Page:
I Have the Best Words: Getting Blurbs


My back cover blurbsOne of the trickiest parts of a successful book launch is getting endorsements, or blurbs. (Note: by the time you finish this blog post–if not by the time you are halfway through it– the word “blurb” is going to sound very silly.)

It’s tricky because the idea is to get someone who is better known than you are to vouch for your book and:

  • You may not know any well-known people.
  • You may know some well-known people but hesitate to approach them because well-known people are often very busy doing the things that they are well known for. I personally don’t know any lazy well-known people.

Creative Ways to Get Blurbs

My friend Anna Redsand, who just published a memoir, To Drink From the Silver Cup, had some excellent advice in her essay How About Those Blurbs?  You should read the whole post, but here are a couple of key points:

  • Go outside the obvious stars of your field. Professionals you’ve met over the years might have something valuable to say; so might emerging authors who are not quite as intimidating.
  • Be personal. Explain why you are writing to the people you are writing to. If they are going to take the time to read and blurb your book, you can take the time to personalize your note.

A Little Blurb From My Friends (and Former Colleagues)

I was under a time crunch and wanted blurbs for the back cover of my book. I was going to go for a couple of humorous quotes that I gathered about my book during my Kickstarter campaign, one involving camels and my peculiar fondness for them, the other involving making history at Frommer’s by being the first to include the word “penis” in a guidebook.

Not only did the camel blurber balk from being lumped in with the penis quote, but I decided that even a humorous book deserves blurbs based on actual readings. I took Anna’s advice and got creative as well as pushy, leaning on friendships in a couple of cases, and drawing on a former colleague that I had featured in my memoir in the third.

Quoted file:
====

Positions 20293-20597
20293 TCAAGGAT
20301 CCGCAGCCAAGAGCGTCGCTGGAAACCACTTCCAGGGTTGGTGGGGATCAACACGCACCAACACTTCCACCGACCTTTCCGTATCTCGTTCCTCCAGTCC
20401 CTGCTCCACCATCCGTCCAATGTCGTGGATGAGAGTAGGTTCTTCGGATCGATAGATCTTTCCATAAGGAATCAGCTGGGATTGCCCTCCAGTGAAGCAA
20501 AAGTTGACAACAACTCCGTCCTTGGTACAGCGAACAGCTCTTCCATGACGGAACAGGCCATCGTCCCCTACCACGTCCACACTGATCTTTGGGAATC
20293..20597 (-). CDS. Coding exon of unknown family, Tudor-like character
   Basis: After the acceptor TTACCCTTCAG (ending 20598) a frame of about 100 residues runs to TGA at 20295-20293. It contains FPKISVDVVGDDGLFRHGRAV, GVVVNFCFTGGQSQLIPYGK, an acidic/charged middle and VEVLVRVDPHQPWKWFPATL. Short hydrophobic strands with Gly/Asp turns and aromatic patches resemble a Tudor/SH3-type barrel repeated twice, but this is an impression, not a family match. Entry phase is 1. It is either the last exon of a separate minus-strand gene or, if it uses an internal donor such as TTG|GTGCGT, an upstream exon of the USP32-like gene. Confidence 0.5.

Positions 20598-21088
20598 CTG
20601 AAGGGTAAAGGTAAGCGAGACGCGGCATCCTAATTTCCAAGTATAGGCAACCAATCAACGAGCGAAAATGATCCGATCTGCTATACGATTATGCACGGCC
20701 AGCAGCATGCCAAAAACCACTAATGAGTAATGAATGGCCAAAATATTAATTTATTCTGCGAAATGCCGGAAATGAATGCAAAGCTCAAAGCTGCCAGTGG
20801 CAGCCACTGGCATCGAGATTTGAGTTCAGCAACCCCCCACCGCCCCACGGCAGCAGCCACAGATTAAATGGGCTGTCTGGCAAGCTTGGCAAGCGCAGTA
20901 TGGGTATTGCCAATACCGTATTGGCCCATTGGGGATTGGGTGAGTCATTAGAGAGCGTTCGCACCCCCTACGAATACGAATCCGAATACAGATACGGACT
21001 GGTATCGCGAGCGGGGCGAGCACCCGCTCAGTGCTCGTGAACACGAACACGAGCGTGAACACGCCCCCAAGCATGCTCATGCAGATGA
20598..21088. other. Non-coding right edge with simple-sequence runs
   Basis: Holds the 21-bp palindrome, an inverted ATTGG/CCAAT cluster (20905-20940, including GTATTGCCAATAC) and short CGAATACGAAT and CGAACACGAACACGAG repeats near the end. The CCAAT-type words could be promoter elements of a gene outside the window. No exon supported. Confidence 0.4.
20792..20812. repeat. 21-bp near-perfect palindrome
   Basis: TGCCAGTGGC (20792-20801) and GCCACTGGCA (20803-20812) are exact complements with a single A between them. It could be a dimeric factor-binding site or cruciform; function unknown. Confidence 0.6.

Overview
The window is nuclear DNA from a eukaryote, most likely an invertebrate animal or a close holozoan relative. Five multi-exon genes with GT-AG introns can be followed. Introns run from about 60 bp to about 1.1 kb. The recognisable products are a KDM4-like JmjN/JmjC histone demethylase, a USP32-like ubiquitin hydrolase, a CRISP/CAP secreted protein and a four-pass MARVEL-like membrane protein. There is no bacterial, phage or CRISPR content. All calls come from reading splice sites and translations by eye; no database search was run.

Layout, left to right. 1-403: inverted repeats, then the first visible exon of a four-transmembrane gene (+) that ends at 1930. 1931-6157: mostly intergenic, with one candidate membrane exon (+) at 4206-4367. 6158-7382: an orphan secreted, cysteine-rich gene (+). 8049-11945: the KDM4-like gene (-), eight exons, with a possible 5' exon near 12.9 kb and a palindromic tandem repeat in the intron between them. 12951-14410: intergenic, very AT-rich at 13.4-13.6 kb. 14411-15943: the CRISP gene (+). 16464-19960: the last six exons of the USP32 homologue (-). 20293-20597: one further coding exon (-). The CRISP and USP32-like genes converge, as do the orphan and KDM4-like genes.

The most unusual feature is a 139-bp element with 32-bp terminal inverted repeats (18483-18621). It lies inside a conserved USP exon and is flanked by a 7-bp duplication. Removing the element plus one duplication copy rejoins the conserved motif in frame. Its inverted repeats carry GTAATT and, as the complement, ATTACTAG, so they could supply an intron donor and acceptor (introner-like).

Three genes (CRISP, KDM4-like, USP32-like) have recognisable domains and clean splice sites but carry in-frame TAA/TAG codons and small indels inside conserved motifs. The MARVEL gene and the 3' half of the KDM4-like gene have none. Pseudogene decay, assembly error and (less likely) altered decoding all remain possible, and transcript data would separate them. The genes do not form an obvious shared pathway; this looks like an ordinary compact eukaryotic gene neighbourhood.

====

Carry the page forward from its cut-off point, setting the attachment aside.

Let me introduce my blurbers in the order in which I met them….

Blurber #1: Lydia Davis

I first met Lydia in southern California in the late 1970s. She was a visiting writer at the University of California, San Diego, and I was working on my dissertation on Paul Blackburn, whose papers were at the university’s Archive for New Poetry. Since we both lived in New York in our other lives, we resumed our friendship when we returned to the East Coast.

The Blurb

I’ve known Edie for many years, and here at last is the book I always hoped she would write–the totally entertaining, often informative, and at times touching tale of her life behind the travel editor’s desk and on the road. This is what happens when a Brooklyn-born scholar of modern poetry goes west and becomes a dedicated and intrepid adventurer, one who never loses her sense of humor (or self-preservation). Funny, surprising, and highly recommended for the armchair traveler.

–Lydia Davis, fiction writer, translator, author of THE COLLECTED STORIES and CAN’T AND WON’T

Lydia also won the Man Booker International Prize but wouldn’t let me use that fact on my book cover because, she said, she preferred being known for her writing than for her awards. I understand, but if you can’t brag on a blurber in your blog, where can you?

Blurber #2: Phyllis Richman

Gault Millau guidesI was working for Prentice Hall Travel in New York in the mid-1980s and was tasked with editing a series of French dining guides, Gault Millau. The company had been sued  for one of its restaurant reviews and the editors were very careful to avoid further litigation. I included this passage in my memoir: